I seem to be spending this month in the shadow of Facebook...
...it followed my every move and badgered me at every turn. I had invitations from training companies to book staff on Facebook courses; at Business South there were debates and seminars on social networking, with attendees being told at one point that if you weren't on Facebook then you might as well not be in business; we recently amended our company policy to encompass the new implications of social networking on conduct at work; and we had requests from businesses asking us to become a fan of their Facebook page and be entered into competitions. Tesco has now just launched its own Facebook page to offer exclusive deals and handle customer relations.
With the seemingly increased recent hype around Facebook, businesses are rushing out in their masses to get a slice of the action in a manner reminiscent of the first day of the Harrods sale. But be warned dear reader, a lack of thought, planning and strategy can leave your Facebook ‘fans’ with a less than desirable taste in their mouths.
Here are our top 5 considerations before you plough headlong into the world of social media:
- Who will take ownership of this corporate communication? Do they have the time to maintain the dialogue on a regular basis, in a professional manner and without spelling mistakes?
- What do your fans want to hear? And believe us, it isn’t a new sale or offer on a daily basis - nobody wants to know that they can save x percent on double-glazing every day of the week. Consider what you can tell them that is of interest or benefit.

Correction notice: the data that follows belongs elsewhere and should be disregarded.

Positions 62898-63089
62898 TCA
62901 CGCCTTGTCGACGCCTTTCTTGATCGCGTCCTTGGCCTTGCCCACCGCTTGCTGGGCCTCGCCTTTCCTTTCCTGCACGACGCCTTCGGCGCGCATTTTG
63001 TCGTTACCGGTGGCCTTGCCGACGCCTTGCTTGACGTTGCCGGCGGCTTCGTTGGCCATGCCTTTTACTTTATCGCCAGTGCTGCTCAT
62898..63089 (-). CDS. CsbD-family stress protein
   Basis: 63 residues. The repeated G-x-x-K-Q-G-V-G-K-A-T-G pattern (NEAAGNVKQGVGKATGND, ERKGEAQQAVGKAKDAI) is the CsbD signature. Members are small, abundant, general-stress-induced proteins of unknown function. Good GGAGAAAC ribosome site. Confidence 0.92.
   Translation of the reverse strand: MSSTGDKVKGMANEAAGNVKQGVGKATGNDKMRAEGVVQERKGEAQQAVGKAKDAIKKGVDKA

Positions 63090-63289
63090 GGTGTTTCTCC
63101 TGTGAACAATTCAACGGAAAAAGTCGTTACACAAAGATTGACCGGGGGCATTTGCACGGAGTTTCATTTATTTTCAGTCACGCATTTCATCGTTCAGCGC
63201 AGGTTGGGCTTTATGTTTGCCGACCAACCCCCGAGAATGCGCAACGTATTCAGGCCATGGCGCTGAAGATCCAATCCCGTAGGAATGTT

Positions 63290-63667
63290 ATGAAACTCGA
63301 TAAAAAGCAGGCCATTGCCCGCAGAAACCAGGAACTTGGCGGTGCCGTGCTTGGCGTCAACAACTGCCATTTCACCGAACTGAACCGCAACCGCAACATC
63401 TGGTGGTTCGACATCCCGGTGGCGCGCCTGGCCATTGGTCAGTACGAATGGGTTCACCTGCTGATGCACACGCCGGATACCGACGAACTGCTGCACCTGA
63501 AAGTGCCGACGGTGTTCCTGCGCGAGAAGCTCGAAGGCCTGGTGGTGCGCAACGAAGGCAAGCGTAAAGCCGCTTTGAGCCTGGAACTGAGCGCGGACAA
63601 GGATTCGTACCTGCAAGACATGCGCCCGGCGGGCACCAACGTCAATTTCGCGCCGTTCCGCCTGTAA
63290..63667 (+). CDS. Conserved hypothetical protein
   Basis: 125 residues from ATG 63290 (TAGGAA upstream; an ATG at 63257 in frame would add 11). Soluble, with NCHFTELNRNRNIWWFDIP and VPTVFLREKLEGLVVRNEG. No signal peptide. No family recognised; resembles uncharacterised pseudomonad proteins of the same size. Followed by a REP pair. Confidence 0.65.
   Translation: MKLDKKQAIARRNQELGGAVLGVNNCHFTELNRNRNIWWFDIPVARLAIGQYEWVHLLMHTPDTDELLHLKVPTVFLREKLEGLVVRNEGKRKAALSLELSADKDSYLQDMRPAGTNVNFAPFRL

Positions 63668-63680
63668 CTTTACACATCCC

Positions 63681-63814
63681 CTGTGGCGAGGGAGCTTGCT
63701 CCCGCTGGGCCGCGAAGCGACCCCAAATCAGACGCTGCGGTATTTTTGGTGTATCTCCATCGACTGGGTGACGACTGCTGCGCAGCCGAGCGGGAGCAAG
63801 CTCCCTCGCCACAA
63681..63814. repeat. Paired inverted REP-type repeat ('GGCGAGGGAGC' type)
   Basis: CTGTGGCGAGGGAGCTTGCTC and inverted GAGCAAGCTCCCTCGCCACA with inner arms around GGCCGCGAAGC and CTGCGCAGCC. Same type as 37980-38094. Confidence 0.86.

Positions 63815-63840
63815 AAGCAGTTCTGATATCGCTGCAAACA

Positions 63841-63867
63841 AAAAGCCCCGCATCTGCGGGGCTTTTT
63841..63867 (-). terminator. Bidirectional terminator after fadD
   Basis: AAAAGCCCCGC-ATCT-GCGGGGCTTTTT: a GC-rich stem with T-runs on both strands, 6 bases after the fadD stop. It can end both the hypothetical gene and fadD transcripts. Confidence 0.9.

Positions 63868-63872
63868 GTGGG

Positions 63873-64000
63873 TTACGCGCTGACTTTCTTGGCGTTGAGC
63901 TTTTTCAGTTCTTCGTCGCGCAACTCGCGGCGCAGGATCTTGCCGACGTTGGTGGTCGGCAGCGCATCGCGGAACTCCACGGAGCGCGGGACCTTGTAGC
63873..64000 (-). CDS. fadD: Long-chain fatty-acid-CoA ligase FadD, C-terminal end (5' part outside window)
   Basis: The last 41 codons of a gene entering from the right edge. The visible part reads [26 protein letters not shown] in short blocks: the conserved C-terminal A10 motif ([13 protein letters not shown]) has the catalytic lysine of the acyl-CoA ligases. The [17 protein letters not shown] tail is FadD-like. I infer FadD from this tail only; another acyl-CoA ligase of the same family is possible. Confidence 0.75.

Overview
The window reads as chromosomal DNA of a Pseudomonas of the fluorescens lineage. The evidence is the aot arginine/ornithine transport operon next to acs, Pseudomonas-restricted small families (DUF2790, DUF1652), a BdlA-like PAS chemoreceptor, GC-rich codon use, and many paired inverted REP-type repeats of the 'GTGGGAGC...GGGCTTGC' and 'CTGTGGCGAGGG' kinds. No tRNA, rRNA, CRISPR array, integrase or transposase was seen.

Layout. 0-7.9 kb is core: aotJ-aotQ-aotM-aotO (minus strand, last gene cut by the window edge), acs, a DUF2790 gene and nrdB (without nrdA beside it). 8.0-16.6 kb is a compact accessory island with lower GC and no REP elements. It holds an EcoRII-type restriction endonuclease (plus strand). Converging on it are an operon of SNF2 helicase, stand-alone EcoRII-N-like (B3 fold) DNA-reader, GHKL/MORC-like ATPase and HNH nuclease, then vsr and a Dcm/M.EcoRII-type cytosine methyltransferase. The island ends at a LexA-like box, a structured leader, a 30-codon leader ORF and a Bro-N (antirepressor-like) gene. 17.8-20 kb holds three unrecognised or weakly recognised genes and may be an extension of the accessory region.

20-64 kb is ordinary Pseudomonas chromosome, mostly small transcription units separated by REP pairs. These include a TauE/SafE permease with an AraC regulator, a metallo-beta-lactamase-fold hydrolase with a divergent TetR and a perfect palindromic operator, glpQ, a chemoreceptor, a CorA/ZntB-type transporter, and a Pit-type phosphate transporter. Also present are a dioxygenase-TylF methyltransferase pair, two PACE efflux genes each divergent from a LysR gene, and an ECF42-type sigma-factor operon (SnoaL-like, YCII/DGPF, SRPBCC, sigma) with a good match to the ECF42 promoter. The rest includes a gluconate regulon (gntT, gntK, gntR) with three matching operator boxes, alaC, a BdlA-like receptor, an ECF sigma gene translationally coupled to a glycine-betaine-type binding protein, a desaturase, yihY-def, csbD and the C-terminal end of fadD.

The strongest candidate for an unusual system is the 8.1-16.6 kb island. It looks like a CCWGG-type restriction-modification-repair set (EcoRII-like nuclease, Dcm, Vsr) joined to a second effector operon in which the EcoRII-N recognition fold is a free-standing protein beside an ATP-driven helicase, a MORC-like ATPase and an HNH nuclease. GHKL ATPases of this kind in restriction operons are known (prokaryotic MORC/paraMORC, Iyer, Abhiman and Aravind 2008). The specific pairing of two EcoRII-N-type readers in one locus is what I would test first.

- The Facebook friendship is very similar an offline friendship, treat your Facebook fans as you would your friends, with respect and consideration.
- How can you add value to your fans’ Facebook experience? What’s in it for them?
- How will you integrate Facebook with your other advertising communications to get added value from existing media and new online activity?
Social networking is the newest facet of relationship marketing and it brings a great deal of opportunity to businesses who want to tighten their relationship with customers and reach other like-minded consumers. Simply because we’ve all been using Facebook on a personal basis for years, doesn’t necessarily mean that everyone is well-placed to start marketing a business through it. Just because my stepson is a good musician, doesn’t mean I’ll be using him for the soundtrack in our next radio campaigns, my brother’s a bit of an artist, but I wouldn’t let him design our press ads, and my Aunt’s on Facebook every few minutes but I certainly wouldn’t let her near the status updates of our customers.
Just a thought.